THE US economy continues to grow modestly. The lastest government economic statistics, released yesterday, paint the picture of a relatively flat economy. According to Commerce Department numbers, the nation's gross national product (GNP), a measure of goods and services, grew at a 2.5 percent annual rate after inflation for the third quarter.
Economists were particularly unhappy to see that new exports dropped sharply. ``The report is better on the surface than it is in fact,'' says Robert Dederick, chief economist at Northern Trust Company in Chicago.
Many economists believe the latest statistics will be the last good economic news for several more quarters. ``Things look softer on the production side,'' says Robert Barbera, chief economist for Shearson Lehman Hutton. ``It looks like we may have a couple of quarters of weak economic growth ahead.''
Some of the key engines that have propelled the economy are starting to weaken. Exports, government spending, and housing are sputtering. ``We ended the quarter on a very weak note,'' says Mickey Levy, chief economist for First Fidelity Bancorporation in Lawrenceville, N.J. Consumer spending, however, was strong as a result of auto company sales rebates.
The economy has been gradually slowing all year. In the first quarter, GNP grew at a 3.7 percent rate, helped by a rebound in the drought-devastated farm sector. By the second quarter, the economy grew at a 2.5 percent annual rate - the rate now forecast by the White House. The latest numbers, says Wayne Wong, of Fixed Income Management at Marinvest, show ``the soft landing is still in effect.''
A soft landing for the economy means a period of slow growth without a recession - that is, a downturn in the GNP of two consecutive quarters. ``What we are seeing is a tired expansion,'' says Mr. Dederick.
There is little doubt the GNP numbers will interest the Federal Reserve Board. Fed chairman Alan Greenspan has said in the past that the central bank was targeting a growth rate of 2 to 3 percent. With the economy now icing down, Mr. Levy says the implication of the economic numbers is for lower short-term interest rates in the future. ``The timing is uncertain, but rates are bound to fall,'' Levy says.
One sector the Fed will certainly be watching over the next few weeks is the auto industry. To stimulate 1989 model-year sales, the automakers gave dealer and consumer rebates in August and September. These sales efforts may have worked too well - capturing some 1990 model-year sales. In the first two selling weeks of October, the spark has gone out of sales.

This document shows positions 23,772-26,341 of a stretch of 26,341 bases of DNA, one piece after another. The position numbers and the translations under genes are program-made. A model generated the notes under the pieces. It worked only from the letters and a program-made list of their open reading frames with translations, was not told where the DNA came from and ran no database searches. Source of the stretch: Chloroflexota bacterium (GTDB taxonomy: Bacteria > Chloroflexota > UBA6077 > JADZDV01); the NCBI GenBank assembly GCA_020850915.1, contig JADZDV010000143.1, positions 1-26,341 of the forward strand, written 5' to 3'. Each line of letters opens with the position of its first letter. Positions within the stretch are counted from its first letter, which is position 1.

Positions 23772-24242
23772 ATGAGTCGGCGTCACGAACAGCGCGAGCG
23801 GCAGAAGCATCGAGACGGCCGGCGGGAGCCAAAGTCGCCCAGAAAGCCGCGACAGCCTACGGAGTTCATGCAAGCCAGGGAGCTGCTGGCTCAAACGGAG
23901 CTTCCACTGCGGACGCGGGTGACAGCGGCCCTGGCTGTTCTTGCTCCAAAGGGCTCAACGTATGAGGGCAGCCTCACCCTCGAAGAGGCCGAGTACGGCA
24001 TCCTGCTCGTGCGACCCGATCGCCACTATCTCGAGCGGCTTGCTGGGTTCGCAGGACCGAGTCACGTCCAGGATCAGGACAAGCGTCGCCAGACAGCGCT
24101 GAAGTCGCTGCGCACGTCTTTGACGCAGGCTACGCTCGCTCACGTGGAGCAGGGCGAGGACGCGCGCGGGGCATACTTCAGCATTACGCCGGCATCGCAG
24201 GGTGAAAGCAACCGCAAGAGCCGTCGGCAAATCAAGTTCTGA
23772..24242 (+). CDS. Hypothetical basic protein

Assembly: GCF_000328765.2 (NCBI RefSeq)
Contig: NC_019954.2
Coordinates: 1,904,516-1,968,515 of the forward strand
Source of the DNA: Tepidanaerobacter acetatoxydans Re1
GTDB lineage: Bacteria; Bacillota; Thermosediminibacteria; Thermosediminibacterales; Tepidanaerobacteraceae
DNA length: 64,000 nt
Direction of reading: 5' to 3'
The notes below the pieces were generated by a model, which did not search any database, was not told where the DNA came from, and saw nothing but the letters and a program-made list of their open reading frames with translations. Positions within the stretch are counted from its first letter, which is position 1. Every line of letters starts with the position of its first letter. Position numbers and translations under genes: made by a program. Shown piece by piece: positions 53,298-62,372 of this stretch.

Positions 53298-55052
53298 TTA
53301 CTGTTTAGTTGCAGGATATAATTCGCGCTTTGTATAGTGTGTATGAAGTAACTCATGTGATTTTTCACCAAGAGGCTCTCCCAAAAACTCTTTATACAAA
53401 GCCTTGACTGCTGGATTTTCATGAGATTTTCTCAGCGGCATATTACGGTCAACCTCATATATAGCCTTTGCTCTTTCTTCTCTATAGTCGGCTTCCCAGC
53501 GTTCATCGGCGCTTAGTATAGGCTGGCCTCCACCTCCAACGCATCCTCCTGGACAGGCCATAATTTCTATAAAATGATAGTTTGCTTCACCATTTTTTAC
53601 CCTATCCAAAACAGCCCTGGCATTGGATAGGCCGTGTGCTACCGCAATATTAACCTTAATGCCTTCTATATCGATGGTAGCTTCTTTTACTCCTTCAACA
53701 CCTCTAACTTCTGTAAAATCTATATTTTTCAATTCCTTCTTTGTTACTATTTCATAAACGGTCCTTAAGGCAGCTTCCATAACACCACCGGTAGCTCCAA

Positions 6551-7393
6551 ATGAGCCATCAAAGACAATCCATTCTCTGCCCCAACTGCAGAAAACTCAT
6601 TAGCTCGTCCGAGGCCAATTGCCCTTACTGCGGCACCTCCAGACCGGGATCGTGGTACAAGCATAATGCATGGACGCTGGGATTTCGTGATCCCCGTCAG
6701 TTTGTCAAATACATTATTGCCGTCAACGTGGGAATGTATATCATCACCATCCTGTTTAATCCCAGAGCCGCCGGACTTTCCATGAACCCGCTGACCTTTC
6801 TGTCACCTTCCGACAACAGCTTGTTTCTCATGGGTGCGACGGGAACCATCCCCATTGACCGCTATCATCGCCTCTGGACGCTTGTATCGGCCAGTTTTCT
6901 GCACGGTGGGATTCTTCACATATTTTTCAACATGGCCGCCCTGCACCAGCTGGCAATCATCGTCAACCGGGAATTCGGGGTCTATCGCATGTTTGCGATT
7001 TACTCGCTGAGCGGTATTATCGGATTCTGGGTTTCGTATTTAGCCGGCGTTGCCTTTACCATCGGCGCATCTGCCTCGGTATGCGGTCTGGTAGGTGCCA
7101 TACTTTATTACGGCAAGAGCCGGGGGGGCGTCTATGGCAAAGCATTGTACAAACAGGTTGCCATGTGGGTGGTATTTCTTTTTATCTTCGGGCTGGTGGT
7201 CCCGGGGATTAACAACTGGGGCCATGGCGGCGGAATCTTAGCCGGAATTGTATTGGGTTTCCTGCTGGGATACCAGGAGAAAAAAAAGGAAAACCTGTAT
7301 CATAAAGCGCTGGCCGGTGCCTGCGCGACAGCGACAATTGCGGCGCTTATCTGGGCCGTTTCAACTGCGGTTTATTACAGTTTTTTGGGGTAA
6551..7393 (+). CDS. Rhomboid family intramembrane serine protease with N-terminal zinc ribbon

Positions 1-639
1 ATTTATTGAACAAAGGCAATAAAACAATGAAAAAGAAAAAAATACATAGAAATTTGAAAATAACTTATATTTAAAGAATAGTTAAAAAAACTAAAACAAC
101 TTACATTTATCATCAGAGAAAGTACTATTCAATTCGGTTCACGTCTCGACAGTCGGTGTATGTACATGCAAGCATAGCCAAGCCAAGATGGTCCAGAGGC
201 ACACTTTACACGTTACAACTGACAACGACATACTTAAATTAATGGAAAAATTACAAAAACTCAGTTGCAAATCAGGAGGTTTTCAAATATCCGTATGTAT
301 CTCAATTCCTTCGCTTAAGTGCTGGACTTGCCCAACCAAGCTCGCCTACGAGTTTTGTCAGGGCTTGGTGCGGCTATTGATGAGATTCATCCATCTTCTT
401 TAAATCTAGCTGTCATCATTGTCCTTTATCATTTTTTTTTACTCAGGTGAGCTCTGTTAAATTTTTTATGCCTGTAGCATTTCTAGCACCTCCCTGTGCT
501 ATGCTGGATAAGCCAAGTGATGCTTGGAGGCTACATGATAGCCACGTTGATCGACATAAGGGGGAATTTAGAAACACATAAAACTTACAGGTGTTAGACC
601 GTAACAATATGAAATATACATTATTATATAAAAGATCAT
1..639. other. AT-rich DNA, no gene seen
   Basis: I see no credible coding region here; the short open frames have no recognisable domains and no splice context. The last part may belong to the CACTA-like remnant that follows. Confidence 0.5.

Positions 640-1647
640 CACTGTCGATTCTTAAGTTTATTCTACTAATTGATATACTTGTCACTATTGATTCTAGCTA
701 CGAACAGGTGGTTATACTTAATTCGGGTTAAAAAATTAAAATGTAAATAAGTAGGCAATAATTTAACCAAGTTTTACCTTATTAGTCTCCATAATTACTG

At the same time, the automakers have kept their foot on the gas pedal as far as production is concerned. General Motors Corporation economist David Munro says this higher production rate is mainly due to competition as automakers fight for a share of market. ``Every manufacturer is trying to keep the pipe line stuffed and convince the others they are trying to keep the pipeline stuffed,'' Mr. Munro says.
If sales remain depressed - which is not part of Munro's forecast - inventory levels would rise by early next year. ``Then you have GNP problems,'' he says. By way of contrast, the sales efforts by the automakers helped reduce inventories in the third quarter.
The housing sector is also likely to occupy the Fed's attention. Recent surveys by the National Association of Home Builders (NAHB) have found builders turning pessimistic. In the first week of October, 53 percent of the builders reported diminishing numbers of potential home buyers visiting model homes compared with 43 percent in September. Those reporting high traffic slid from 22 to 12 percent.
Dave Seiders, an economist at NAHB, says the industry is close to the bottom in terms of new starts. However, he adds, ``I don't see much change in the next couple of quarters with gradual improvement next year.'' On a more positive note, mortgage rates are slipping.
One of the brighter sides of the economy is business spending for new plant and equipment. Third-quarter statistics indicate business is still upgrading production machinery faster than consumer spending or exports. But Ken Goldstein, an economist with the Conference Board, a business research organization, says the pace will slow over the next two quarters as profits shrink. ``Once we get past the camel's hump and cash flow increases a little bit, business investment will rise a little faster,'' Mr. Goldstein says.